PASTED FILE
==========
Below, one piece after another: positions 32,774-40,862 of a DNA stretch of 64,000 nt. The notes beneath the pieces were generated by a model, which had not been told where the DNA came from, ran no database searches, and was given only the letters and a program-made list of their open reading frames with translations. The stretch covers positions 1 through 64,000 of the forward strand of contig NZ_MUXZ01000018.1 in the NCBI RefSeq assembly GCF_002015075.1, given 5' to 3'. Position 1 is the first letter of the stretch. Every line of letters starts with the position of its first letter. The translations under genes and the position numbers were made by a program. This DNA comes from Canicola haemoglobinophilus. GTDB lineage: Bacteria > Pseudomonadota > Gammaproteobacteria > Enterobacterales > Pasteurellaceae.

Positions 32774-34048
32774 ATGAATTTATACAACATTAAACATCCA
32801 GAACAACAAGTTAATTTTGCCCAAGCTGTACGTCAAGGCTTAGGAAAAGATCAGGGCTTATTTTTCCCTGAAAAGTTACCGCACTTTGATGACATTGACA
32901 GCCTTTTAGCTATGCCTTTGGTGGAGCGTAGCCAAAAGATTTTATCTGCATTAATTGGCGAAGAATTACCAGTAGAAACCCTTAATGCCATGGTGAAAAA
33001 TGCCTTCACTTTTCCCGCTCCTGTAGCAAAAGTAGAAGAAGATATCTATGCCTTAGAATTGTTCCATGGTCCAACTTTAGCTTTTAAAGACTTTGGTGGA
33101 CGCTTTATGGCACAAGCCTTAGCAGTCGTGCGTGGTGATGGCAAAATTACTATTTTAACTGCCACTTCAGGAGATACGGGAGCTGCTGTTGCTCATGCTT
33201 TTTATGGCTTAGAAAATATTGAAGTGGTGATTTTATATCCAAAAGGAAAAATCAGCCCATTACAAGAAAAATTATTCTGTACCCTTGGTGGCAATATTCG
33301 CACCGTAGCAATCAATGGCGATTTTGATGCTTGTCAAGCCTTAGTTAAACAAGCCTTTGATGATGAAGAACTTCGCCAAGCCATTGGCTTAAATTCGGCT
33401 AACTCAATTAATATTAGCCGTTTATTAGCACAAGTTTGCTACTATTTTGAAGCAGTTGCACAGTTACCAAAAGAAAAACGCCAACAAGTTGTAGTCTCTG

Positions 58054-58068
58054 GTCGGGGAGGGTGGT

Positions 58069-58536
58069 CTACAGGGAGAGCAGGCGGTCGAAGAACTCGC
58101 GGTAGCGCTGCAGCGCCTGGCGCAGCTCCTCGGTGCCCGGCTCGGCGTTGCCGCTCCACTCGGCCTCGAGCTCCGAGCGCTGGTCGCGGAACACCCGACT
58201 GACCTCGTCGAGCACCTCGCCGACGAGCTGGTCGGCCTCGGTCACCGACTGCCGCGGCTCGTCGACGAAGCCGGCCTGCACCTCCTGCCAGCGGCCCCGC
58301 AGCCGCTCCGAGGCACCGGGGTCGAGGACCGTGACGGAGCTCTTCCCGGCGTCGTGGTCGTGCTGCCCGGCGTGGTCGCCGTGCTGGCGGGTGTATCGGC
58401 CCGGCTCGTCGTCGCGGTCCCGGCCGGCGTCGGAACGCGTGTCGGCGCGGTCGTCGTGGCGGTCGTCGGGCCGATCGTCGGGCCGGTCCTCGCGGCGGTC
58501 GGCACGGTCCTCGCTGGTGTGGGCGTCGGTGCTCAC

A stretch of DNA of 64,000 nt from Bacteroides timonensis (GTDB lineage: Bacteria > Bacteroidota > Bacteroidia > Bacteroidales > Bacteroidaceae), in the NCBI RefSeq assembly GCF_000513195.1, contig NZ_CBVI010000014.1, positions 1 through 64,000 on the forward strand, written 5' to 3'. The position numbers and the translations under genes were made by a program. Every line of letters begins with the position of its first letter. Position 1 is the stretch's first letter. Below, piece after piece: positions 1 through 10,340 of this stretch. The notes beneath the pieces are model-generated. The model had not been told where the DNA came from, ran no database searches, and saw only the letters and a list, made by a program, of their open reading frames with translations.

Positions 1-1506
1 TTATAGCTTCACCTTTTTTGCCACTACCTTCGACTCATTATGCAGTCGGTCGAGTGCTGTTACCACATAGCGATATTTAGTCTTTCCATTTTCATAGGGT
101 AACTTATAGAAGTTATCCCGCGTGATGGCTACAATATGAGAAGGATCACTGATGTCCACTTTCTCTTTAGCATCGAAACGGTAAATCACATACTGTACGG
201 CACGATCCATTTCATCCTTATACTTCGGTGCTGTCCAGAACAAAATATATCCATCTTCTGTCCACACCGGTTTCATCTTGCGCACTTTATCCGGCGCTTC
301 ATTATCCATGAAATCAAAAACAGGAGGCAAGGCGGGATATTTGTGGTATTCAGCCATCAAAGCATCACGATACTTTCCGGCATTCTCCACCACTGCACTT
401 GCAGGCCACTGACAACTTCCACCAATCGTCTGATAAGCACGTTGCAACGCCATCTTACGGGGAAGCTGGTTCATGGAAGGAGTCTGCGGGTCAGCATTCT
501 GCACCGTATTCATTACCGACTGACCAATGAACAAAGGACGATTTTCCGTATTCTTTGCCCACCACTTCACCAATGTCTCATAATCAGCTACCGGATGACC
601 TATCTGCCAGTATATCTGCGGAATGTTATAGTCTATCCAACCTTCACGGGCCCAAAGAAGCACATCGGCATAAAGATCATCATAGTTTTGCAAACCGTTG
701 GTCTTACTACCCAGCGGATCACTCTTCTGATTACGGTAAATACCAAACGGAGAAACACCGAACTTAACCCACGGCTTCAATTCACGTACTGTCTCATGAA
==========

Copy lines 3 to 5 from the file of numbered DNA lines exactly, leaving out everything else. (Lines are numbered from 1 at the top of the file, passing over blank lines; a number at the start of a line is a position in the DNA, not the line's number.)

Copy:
32774 ATGAATTTATACAACATTAAACATCCA
32801 GAACAACAAGTTAATTTTGCCCAAGCTGTACGTCAAGGCTTAGGAAAAGATCAGGGCTTATTTTTCCCTGAAAAGTTACCGCACTTTGATGACATTGACA
32901 GCCTTTTAGCTATGCCTTTGGTGGAGCGTAGCCAAAAGATTTTATCTGCATTAATTGGCGAAGAATTACCAGTAGAAACCCTTAATGCCATGGTGAAAAA